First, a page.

Did you know that all human beings are 99.9% identical in their genetic makeup? The remaining 0.1% of your DNA can tell an important story – like why your hair is curly or straight, whether you love or hate the taste of cilantro, and your genetic ancestry and origins.
Most importantly, your DNA can offer clues on whether certain health conditions might run in your family or your personal risk for certain diseases.
Whether driven by curiosity or concern, a growing number of people are using DNA testing to learn about themselves. The National Institutes of Health’s All of Us Research Program offers people a way to participate in research while providing a way to learn about themselves, including what their DNA can tell them about their ancestry, traits and health.
Typical research studies enroll “subjects” who are studied by researchers. All of Us turns research into a two-way street. As a benefit of enrolling and privately sharing health data with researchers, All of Us offers participants an opportunity to access their genetic information and more.
Michael Miller, an All of Us participant ambassador, joined the research program because he wanted to ensure that African Americans were represented in this groundbreaking research initiative.
“The African American community has long been apprehensive of the research and medical establishment. That means we’ve been invisible to researchers and there is less information about how well different medical treatments work for us,” said Miller. “My goal is to change the negative perception of research in the Black community. It starts with me talking to my family, friends, neighbours, church members and co-workers to help ensure African Americans are included in health studies. These studies could help researchers understand health conditions that are more common in African Americans.”
The programme is working to sign up one million participants from across the country. Already more than 435,000 have joined and contributed data and samples. By sharing their data, participants like Miller are helping to build one of the largest, most diverse databases of its kind.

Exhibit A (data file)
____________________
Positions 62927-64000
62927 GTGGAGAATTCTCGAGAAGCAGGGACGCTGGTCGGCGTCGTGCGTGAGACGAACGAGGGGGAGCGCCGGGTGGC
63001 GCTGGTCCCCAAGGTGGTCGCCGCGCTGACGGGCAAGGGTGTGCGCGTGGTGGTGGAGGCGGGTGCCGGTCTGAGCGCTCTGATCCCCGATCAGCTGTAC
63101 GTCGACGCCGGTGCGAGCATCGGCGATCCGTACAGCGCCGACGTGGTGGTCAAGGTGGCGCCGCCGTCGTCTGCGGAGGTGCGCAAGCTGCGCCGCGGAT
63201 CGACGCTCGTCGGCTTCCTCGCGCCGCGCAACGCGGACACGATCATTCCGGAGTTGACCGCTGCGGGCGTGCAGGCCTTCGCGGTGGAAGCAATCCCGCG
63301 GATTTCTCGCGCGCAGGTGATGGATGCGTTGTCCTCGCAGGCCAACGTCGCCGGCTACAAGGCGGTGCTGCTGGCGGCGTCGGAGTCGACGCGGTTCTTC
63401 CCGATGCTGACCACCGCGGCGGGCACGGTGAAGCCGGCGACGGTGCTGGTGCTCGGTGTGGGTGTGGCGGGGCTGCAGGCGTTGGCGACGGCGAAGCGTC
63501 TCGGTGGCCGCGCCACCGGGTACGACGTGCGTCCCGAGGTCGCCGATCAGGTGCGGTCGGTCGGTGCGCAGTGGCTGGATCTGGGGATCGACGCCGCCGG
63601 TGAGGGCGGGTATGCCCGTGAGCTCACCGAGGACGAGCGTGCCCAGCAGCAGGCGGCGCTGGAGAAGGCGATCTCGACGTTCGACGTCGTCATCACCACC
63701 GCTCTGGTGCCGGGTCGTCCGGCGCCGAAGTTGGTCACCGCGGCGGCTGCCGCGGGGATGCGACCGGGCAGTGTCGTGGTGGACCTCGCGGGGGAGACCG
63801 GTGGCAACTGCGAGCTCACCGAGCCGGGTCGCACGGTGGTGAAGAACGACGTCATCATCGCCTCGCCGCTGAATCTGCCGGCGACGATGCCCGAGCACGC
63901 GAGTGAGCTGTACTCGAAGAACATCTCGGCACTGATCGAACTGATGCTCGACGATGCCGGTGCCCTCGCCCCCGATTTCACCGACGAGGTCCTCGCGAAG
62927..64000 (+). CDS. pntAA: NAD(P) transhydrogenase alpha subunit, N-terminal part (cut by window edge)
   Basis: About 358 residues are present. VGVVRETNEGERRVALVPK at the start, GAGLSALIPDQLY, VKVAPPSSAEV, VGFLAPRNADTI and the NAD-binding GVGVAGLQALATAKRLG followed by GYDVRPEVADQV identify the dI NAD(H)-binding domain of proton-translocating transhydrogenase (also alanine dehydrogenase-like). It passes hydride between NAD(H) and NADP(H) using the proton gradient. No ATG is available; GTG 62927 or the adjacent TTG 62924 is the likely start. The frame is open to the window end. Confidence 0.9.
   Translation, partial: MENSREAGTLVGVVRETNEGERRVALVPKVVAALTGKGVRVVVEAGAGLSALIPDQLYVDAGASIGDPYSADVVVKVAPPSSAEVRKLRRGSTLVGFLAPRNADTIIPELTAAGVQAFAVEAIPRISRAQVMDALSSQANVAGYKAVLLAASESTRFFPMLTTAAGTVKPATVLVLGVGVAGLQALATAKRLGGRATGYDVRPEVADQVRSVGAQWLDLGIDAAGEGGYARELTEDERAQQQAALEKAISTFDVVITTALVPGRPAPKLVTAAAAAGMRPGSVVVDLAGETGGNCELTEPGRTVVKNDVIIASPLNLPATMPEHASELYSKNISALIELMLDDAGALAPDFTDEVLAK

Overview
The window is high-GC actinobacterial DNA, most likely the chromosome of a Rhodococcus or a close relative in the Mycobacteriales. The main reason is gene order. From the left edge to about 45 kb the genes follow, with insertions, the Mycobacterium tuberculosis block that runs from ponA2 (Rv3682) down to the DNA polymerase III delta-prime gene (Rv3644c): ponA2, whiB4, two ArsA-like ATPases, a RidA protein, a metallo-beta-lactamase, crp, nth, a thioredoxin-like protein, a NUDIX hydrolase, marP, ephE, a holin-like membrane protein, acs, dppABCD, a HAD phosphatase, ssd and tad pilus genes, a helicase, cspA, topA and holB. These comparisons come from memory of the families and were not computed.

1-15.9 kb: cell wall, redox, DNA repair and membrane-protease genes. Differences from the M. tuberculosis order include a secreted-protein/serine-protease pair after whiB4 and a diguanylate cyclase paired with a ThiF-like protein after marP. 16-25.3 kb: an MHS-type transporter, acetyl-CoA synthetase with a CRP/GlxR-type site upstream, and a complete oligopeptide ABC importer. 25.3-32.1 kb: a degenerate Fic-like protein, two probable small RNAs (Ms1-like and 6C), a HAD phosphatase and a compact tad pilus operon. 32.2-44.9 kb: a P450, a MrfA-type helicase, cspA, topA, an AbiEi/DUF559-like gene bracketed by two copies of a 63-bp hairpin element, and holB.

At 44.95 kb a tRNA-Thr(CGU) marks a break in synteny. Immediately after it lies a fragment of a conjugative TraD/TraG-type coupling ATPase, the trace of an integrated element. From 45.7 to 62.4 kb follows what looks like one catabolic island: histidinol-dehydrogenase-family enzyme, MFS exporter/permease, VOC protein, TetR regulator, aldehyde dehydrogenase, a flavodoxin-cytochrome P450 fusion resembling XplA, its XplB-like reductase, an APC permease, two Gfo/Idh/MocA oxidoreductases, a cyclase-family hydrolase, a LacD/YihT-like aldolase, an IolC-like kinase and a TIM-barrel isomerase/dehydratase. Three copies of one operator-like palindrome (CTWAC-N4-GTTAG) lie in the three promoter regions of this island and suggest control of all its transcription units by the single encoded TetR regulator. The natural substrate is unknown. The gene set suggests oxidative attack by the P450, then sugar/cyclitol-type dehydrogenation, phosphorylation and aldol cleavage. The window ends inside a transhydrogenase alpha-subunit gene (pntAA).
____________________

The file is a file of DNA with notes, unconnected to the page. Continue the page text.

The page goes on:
What’s the programme’s goal?
“By studying the unique genetic codes of people, and combining that with other types of data about our health, environment and life circumstances, researchers can look for patterns to better understand what affects people’s health,” said Stephanie Devaney, Ph.D., Chief Operating Officer of All of Us.
“But we don’t just take the data people donate without offering something in return. We’re designed to give personal health information to participants, so we’re sharing what we learn with those who are stepping up to support research that can benefit their family and community.”
Thousands of programme participants have already started receiving information about their genetic ancestry and personal traits, based on their DNA. In the next phases of the program, participants will have the opportunity to receive health-related results, such as their risk for certain diseases, or medications that might impact them differently, if they would like that information.
Participants like Miller take part in the program in different ways. Over time, there are opportunities to answer surveys on different topics, share their electronic health records and contribute blood, urine or saliva. The health information that participants share with All of Us goes into a secure database and is made available only to approved researchers.
“Our genes don’t predict our future. But our DNA can provide important information to share with our families and health care providers and inform the decisions we make,” said Devaney. “Our research program offers the double benefit of helping individuals learn about themselves and helping researchers improve health overall.”